INSIDE OUR SCHOOLS
From February 13th to February 17th, five Sequoyah students from the Sunrise Sequoyah hub visited Washington, D.C., for Sunrise’s middle and high school student summit.
By Greta Simpson and Collette Wilson
The Sunrise Movement is a youth led movement fighting to stop climate change and create millions of jobs in the process. In hopes of planning the biggest Earth Day celebration ever, Sunrise wanted to make sure that the youth were prepared to lead events around the country.
Junior Audrey Bluestone was one of the five Sequoyah students who went to the summit. Bluestone said that during the summit, the students “would listen to lectures or go to workshops.” She also noted that they “learned how to make measurable change in the future” by being “taught the tools to create better and more effective escalated actions.”
Rather than just being told how to lead an escalated action, the students also participated in one during their trip. Another 11th grader, Julian Suh-toma, explained that on the last day of the summit, Sunrise “decided to storm the U.S. Capitol’s Visitor’s Center.” Current senior Ozzy Simpson added to that and explained that during the action they “sneakily entered the building, covering our Sunrise shirts and any signs or banners” they were to use during the action. Once they got in, they “sang, gave speeches, and dropped a large banner over the railings.” Simpson also noted that some of the “students were arrested, but only ones that planned to be arrested beforehand.”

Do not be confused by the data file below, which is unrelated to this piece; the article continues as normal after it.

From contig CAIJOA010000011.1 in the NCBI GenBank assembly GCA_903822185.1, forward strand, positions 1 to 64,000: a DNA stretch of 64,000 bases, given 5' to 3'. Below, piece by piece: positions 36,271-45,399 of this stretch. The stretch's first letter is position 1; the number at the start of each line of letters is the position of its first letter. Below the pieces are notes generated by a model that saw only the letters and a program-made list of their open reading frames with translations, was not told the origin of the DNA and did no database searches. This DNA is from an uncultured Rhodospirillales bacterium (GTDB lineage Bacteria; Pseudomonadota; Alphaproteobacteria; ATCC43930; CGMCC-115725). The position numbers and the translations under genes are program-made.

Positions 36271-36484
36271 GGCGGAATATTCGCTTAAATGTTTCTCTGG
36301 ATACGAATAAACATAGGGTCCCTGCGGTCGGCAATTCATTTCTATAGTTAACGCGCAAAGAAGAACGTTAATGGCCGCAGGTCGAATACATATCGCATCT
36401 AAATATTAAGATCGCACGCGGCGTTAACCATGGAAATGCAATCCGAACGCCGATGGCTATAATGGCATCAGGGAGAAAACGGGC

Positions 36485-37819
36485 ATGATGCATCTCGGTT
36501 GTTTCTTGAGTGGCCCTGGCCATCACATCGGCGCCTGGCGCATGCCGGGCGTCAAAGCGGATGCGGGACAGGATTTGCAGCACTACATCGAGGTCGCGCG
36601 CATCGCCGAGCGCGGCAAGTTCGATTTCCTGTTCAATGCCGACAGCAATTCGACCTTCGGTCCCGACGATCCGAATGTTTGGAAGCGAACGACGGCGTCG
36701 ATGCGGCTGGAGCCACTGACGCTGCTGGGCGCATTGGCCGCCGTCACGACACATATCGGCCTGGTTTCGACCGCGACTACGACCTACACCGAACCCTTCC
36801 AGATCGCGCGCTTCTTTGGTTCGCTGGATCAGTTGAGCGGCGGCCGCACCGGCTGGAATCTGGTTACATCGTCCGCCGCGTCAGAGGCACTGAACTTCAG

Claire Donahue, who is also a junior, was “expecting it to be a little bit more adult-led,” but was glad to see that “a lot of the leaders and facilitators of the training were 18 and 19.” This reassured Donahue that “we can make a change even though we are so young.” Senior Selina Yang echoed that, saying: “We are high schoolers, but we could be way more than that. We have the power to pressure our senators and representatives to do their jobs.” Her advice to students that didn’t get to go is to “think on the federal level, and trust that Sunrise will give you all the support you need to make that happen.”
While the purpose of the summit was to prepare students for record-setting escalated actions on Earth Day, Sequoyah students would not divulge any information on their next steps or actions in L.A., besides confirming that there will be “an escalated action.”
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